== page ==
Is Sully Sullenberger retired?
Chesley Burnett "Sully" Sullenberger III (born January 23, 1951) is a retired American airline captain celebrated for the January 15, 2009 water landing of US Airways Flight 1549 on the Hudson River off Manhattan after the plane was disabled by striking a flock of Canada geese immediately after takeoff; all 155 people
He will officially retire at a private ceremony there with fellow pilots and other US Airways employees. Sullenberger, 59, joined US Airways' predecessor airline in 1980. Flight attendant Doreen Welsh, 59, who was on Flight 1549 when it landed in the Hudson, is also retiring.
- PCBs in fish and shellfish. PCBs, or polychlorinated biphenyls, are highly toxic industrial compounds. These chemicals can build up in the fatty tissues of fish and other animals, and in high concentrations pose serious health risks to people who frequently eat contaminated fish.
- Products that may contain PCBs include:
- Transformers and capacitors.
- Electrical equipment including voltage regulators, switches, re-closers, bushings, and electromagnets.
- Oil used in motors and hydraulic systems.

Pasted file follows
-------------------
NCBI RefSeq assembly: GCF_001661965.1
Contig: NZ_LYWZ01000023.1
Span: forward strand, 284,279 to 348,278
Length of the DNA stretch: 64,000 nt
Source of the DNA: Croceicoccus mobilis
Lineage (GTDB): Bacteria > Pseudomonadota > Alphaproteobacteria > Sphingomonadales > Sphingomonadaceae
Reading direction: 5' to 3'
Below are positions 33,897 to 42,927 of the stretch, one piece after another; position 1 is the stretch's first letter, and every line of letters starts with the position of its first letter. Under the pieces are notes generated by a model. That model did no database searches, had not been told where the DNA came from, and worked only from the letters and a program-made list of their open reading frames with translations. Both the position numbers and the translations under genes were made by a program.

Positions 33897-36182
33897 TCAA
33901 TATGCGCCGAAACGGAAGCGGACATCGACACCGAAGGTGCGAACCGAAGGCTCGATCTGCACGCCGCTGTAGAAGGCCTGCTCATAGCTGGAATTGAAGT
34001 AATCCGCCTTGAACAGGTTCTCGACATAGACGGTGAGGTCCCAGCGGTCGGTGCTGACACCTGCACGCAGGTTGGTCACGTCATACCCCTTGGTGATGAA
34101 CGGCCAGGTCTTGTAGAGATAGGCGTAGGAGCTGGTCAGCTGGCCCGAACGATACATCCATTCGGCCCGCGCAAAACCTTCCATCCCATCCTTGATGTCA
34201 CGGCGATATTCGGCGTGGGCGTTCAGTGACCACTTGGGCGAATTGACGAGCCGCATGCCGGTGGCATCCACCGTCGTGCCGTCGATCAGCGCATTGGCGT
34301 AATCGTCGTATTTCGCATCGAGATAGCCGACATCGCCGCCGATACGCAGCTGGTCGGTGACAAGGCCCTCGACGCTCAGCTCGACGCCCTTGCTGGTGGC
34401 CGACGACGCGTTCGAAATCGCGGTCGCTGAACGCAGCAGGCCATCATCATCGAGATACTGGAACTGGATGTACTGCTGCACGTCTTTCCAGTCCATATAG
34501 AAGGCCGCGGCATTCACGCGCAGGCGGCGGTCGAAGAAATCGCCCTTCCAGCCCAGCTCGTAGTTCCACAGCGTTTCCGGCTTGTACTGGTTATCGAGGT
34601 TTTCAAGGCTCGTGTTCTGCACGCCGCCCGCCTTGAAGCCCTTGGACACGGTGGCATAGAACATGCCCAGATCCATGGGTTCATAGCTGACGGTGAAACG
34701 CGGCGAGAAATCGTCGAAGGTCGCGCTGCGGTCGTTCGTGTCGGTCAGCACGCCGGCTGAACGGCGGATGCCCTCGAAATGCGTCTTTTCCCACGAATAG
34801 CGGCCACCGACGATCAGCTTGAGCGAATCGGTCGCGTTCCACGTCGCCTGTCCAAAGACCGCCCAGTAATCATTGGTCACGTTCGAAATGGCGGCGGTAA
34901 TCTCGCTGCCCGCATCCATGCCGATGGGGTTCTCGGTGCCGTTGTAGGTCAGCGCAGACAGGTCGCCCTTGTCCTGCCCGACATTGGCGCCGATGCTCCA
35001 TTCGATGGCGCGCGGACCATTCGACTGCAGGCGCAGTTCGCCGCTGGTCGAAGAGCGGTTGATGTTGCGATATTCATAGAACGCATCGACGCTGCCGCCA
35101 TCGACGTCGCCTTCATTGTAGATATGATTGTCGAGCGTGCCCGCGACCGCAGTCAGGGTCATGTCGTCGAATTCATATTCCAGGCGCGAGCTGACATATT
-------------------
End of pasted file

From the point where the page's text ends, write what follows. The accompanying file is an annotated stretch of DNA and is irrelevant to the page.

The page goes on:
- Old electrical devices or appliances containing PCB capacitors.
- Fluorescent light ballasts.
- Cable insulation.
- PCBs have been used as coolants and lubricants in transformers, capacitors, and other electrical equipment because they don't burn easily and are good insulators. The manufacture of PCBs was stopped in the U.S. in 1977 because of evidence they build up in the environment and can cause harmful health effects.
Janis Krums' Twitter photo was one of the first images to appear after U.S. Airways flight 1549 landed in the Hudson River on January 15, 2009. CNN also received hundreds of images from the "Miracle on the Hudson" that day.
- Smoking seems to be one of several factors that work together to form ulcers. For example, smoking may increase your risk of infection with the bacteria that cause some peptic ulcers. Stomach acid also plays a big role in producing ulcers. Smokers are also more likely to die from ulcers.
- Among other things, the liver is responsible for processing drugs, alcohol and other toxins to remove them from the body. Cigarette smoking increases the risk of developing HCC among chronic liver disease (CLD) patients independently of liver status.
- Nicotine works on neurons in the brain that have nicotine receptors, & that's why cigs make you feel calmer & more focused. But the nervous system of your gut also has these receptors. Nicotine in the brain helps you to relax a little, and nicotine in the gut stimulates the gut to relax & move the poop along.
Updated: 2nd October 2019